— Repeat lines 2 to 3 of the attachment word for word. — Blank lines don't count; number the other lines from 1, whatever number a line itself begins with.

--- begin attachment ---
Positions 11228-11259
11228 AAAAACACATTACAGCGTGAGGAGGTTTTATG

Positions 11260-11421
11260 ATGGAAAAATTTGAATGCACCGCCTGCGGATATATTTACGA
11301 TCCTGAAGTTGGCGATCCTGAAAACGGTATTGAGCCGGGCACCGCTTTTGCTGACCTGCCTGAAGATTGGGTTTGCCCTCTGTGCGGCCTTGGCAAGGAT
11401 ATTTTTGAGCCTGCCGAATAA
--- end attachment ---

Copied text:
11228 AAAAACACATTACAGCGTGAGGAGGTTTTATG

Positions 11260-11421